• Very cool! I’ve seen a couple of ice boxes, and often see the lone basement emergency commodes, but never a city outhouse.

  • hipchick: what sort of emergency does an emergency commode serve?

  • The kind of emergency that happens when there is an entire family sharing a house with one bathroom upstairs.

  • I am soooo burning your outhouse! 😉

  • decades of fecal matter deserve preservation! i am all for respect for the po po, but i do think some rules were made to be broken…dont take it out! (but maybe you could clean and restore a bit?) :/

  • TOO COOL! keep it, or i’ll spank you as if you were my woman!

  • restore it! i don’t know if i would want to use it for bbqs? would you have to clean it out after, to be honest i don’t really know how an outhouse works.

  • Too stool.

  • Another vote to keep it as a unique and historic relic of an earlier time. Why not use it for “number 1” emergencies? 😉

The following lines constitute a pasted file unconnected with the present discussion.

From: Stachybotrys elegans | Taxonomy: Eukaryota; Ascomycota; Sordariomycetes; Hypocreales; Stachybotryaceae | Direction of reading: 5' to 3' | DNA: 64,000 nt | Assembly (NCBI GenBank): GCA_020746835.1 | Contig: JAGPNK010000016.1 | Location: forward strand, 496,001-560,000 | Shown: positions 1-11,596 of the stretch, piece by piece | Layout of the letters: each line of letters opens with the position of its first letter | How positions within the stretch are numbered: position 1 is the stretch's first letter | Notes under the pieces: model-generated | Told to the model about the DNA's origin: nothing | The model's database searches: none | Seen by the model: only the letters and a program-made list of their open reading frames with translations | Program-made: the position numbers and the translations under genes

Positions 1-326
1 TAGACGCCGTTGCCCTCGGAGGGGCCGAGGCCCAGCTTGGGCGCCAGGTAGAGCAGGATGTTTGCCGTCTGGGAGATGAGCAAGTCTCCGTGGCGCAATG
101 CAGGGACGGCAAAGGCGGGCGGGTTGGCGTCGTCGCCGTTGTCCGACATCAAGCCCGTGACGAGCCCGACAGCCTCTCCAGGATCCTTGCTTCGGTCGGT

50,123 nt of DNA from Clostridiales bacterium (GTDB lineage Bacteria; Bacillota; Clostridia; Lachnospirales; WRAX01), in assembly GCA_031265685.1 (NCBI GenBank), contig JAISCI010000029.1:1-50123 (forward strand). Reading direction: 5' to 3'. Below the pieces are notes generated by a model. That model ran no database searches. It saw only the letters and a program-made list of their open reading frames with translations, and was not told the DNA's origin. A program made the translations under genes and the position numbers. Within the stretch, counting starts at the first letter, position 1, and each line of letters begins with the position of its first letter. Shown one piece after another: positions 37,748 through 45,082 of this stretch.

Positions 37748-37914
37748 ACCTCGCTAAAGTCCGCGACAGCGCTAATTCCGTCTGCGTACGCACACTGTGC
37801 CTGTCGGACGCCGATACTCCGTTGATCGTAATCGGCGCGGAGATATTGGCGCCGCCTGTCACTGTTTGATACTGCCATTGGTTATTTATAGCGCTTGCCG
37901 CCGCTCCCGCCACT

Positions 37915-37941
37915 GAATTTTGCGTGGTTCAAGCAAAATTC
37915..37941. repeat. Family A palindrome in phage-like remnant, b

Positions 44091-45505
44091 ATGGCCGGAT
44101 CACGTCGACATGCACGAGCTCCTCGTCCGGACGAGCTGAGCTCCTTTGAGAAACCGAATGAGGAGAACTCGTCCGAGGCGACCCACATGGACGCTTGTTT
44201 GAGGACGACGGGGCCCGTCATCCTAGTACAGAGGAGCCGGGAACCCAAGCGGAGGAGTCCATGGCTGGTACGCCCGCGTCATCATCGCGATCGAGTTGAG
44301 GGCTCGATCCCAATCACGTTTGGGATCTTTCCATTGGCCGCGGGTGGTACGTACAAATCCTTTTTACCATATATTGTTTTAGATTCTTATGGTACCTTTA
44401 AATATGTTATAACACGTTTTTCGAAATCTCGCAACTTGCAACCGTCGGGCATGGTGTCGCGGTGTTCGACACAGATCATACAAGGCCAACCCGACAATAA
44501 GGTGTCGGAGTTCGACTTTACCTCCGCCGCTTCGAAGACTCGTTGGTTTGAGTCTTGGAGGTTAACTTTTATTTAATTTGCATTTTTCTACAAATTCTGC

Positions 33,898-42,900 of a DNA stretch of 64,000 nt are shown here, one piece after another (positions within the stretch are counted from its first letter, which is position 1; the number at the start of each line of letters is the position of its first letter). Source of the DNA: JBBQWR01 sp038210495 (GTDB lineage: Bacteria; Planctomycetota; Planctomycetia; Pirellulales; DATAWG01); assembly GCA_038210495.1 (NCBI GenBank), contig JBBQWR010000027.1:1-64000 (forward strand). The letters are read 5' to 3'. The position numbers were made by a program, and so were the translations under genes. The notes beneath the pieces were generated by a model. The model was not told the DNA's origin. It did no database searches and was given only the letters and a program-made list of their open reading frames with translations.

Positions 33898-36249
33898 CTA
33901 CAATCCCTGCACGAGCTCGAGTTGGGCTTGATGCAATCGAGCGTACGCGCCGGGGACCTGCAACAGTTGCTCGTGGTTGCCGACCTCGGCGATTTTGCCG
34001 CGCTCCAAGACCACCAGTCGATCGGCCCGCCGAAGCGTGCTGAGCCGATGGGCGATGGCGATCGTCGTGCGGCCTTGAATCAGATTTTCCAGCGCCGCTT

• If there’s no public safety issue (it’s blocked after all), I say keep it. It is going to be so hard tipping it over, given that it’s made of brick.

  • That’s interesting you still have the wooden seat, too. And it’s completely round, so unlike toilet seats of today. And the toilet itself looks like an upside down party hat. Somewhere there’s a toilet historian who would like to document this.

  • wow! That’s a great find. Where do you live? Can we all come over and see it? Absolutely… you have a really unique find and hope you can keep it!

  • I would keep it for the novelty alone!

  • I once lived in a house that had a toilet and a sink in the closet under the stairs. we called it the “Sneak-a-Dook.” This is possibly the coolest and earliest example of the Sneak-a-Dook phenomenon, definitely a keeper.

  • keep! if just for the historical aspect!

  • Was there any old-fashioned grafitti on the walls like, “For a good time call Beatrice!”?

  • You should get a composting toilet for it (they don’t smell as long as you use throw in some dry stuff & turn the crank after using). Then use it. Think of the water you’ll save!

  • I suspect this may be featured in a future PoP “Lawn Decoration of the Day”

  • I would keep it and make it usable. if you can’t use it, what’s the point?